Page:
Cave of Lust

Inside the largest publisher of erotic romance in the world

At 11:30 Tuesday morning, when Joey Hill took her usual break for lunch, she waited to bite into her vegetarian Boca Burger sandwich until Omar was safely in chains, Freda was blindfolded, bound, gagged, and thoroughly contented in the bedroom, and Jake was driving across town to join the couple in their usual ménage a trois.

Although Joey herself has been a practicing submissive whose husband has long indulged her interests, following lunch she would spend the remaining few hours continuing to have her way with the three people she was briefly leaving in her office. There were no other concerns as great as meeting her self-imposed deadline to get her latest BDSM novel to her publisher, Akron, Ohio, based Ellora's Cave, which had already published more than two dozen of her books.

As for Omar, Freda, and Jake, Joey was never certain in what directions her novel's characters would take her but she did know that by the time she helped them finish their adventures, they and their readers would all have smiles on their faces.


WARNING: The following article contains explicit language and graphic descriptions of better sex than you're having.


    Akron, Ohio, was once called the rubber capital of the world, a place where car manufacturers, the military, aircraft companies and the like purchased the tires that helped keep the nation on the move. Today it might still be considered the "rubber" capital, at least in the demand for condoms purchased for those men lucky enough to have girlfriends, wives, or lovers who have discovered Akron's newest industry – erotic e-book publishing.

For more than a decade, Ellora's Cave has been shattering the myth that women have little interest in sex and almost no interest in reading explicit stories that involve graphic descriptions of every pleasurable variation a couple (or more) can enjoy. Or as one reporter attending last year's Book Expo America, a gathering of the top professionals in the publishing industry, commented, an Ellora's Cave novel might be described as "boy meets girl, girl ties-up boy, and they live happily ever after."

The story behind Ellora's Cave, the nation's largest e-book publisher of erotic romance, is really the story of the frustrations of single parent Tina Engler. More than a decade ago, she realized that the reading of romance novels, her personal escape from the cares of paying bills, taking care of children, and finishing her education, had gotten boring. Not only were they formulaic, they did not reflect real life. The language, always explicit between lovers in real life, was filled with euphemisms. Tina didn't mind reading about a man's cock but she did get annoyed with "the man root." And the explicit "cunt" was far better than "the mound of Venus."     Finally Tina had enough. Her life was difficult, the demands on her time leaving her exhausted. Romance novels had once eased the frustrations, but women's fiction had not kept up with the realities of a woman's life. She wanted real life, real sex, and just when she thought such books were as rare as a man who preferred taking her dancing to taking her to the Super Bowl, she read that one!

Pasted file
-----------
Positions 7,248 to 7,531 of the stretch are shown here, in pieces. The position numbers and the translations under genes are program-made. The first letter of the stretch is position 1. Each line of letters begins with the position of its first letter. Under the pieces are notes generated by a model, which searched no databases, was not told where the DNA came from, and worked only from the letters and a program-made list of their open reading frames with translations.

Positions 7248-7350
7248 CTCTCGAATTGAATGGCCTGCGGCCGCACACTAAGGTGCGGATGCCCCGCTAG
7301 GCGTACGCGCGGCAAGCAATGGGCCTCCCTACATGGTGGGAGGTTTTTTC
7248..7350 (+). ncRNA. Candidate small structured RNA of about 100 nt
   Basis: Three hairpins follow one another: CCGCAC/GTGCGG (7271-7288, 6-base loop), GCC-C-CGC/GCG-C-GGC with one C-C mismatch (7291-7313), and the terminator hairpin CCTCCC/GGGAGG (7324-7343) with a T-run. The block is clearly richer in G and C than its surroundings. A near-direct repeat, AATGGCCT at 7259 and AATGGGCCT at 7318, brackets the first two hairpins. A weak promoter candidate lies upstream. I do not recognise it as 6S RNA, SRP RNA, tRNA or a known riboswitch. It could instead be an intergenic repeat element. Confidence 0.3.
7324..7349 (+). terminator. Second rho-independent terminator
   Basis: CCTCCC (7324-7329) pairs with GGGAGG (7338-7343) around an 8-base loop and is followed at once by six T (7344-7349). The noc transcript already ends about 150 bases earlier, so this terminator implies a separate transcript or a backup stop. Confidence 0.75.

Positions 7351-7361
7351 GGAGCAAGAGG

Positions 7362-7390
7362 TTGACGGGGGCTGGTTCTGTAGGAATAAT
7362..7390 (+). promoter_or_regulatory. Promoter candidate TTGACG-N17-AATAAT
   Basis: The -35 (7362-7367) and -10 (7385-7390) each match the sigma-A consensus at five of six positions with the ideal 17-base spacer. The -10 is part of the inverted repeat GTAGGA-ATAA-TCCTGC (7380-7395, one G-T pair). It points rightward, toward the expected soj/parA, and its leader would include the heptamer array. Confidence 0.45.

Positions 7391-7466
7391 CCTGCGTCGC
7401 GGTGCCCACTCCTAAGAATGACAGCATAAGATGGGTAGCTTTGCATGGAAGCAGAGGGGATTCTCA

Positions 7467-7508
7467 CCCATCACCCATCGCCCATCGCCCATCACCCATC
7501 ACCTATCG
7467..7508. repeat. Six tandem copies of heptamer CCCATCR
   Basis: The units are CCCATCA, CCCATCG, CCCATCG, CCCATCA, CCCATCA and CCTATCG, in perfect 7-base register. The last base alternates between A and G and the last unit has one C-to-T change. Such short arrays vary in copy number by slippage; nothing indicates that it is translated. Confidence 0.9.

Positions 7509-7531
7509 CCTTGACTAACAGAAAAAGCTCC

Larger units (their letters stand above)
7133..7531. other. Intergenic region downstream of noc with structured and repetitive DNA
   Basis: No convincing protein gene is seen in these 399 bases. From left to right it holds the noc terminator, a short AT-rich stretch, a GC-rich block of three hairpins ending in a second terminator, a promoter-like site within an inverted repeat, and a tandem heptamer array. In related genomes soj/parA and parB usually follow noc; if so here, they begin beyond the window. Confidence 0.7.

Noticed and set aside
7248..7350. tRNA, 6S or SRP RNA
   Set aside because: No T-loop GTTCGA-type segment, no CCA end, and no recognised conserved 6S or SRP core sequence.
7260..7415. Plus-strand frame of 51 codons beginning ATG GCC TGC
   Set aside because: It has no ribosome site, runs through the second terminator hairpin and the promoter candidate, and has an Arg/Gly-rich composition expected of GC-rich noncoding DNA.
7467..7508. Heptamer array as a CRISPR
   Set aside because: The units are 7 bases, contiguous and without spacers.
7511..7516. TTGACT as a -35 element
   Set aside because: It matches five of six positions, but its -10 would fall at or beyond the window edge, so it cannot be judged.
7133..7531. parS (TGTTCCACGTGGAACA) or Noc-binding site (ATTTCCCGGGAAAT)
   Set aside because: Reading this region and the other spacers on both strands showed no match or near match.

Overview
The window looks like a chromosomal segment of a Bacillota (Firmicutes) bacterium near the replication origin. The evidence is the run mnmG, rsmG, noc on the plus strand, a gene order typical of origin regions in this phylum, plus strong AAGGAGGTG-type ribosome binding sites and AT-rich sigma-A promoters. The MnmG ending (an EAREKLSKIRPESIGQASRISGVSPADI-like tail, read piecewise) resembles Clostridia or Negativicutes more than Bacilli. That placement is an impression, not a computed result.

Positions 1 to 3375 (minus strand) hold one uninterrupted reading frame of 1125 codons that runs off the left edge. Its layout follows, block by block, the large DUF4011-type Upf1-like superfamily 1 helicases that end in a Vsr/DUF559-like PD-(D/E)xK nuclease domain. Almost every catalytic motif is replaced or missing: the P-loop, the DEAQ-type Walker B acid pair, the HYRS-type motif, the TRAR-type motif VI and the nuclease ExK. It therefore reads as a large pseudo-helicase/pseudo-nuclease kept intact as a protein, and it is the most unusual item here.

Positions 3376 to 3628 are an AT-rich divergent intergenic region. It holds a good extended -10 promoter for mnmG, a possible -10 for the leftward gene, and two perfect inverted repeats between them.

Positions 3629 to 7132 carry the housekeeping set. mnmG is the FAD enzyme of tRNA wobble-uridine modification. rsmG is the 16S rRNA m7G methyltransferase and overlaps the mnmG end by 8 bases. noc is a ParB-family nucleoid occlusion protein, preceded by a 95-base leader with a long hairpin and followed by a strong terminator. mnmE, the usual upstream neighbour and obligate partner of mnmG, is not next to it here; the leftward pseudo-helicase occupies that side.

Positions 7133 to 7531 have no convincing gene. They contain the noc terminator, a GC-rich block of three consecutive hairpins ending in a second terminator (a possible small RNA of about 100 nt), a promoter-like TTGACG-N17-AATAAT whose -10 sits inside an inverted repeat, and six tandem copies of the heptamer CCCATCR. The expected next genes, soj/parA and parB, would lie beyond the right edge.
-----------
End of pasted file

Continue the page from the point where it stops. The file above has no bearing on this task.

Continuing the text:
The novel, the name of which was forgotten long ago, was an Irish historical romance, chaste and unbelievable.  "There was just no sex and it bored me to tears," said Engler, never realizing that her frustrations and a return to school to learn e-commerce would be the key to unexpected, great personal wealth.

"I do remember that the [heroine of the Irish romance] was a real wuss, but in romance novels you want the fantasy of the Alpha Male. In real life he'd probably drive you insane."

The timing for Engler's frustration was critical. It was a period just before the Millennium when book stores were still thriving and even the smaller stores carried hundreds of titles in their romance sections. It was easy to see what was available and what wasn't, and seemingly every publisher tried to have a romance or erotica line. In addition, computers were just becoming a marketing tool: e-commerce was more a fascinating area of study on the college level than a fully understood sales tool.

Engler did not think about e-commerce at the time. She was a writer, not a publisher. All she wanted to do was read a more honest romance, and if that meant she had to write one, that was fine with her. She decided the type of book she wanted to read, giving birth to a hybrid of romance and erotica that what would later be called Romantica®, Engler's creation under the pen name Jaid Black. The latter was the perfect name for a sensitive, skilled, yet slightly hard-boiled writer who was not afraid to have her heroine tell the hero "fuck me!" or to grab his erection and start the process herself.

Black did more than use explicit language. She recognized that being in love often leads to bawdy humor in a relationship, adding that reality to her novel in progress, The Empress' New Clothes. She was certain women would relate, certain they would enjoy her writing, and no matter how far she deviated from "tradition" in romance writing, she made certain there was always a happy ending.


Zor buried his face in Muta's breasts to ease the vile stench that rose up as a result of Kita's overly zealous snorting. He glanced towards his brother and snorted. "You will allow the pugmuff nothing with beans in it whilst we are on our quest."

Dak nodded, his own eyes stinging. "Aye, brother, no beans a'tall." – The Empress's New Clothes published by Ellora's Cave and written by founder Tina "Jaid Black" Engler.


Zor turned Kyra around so that her back was against his chest. Opening his knees to spread her legs wide, he freed his erect shaft and impaled her on it. She cried out, her slick folds wrapping around him, accepting him fully inside of her. Zor resumed his intimate stroking, one hand making lazy circles around her clit while the other played with her nipples..." – From Jaid Black's The Empress' New Clothes.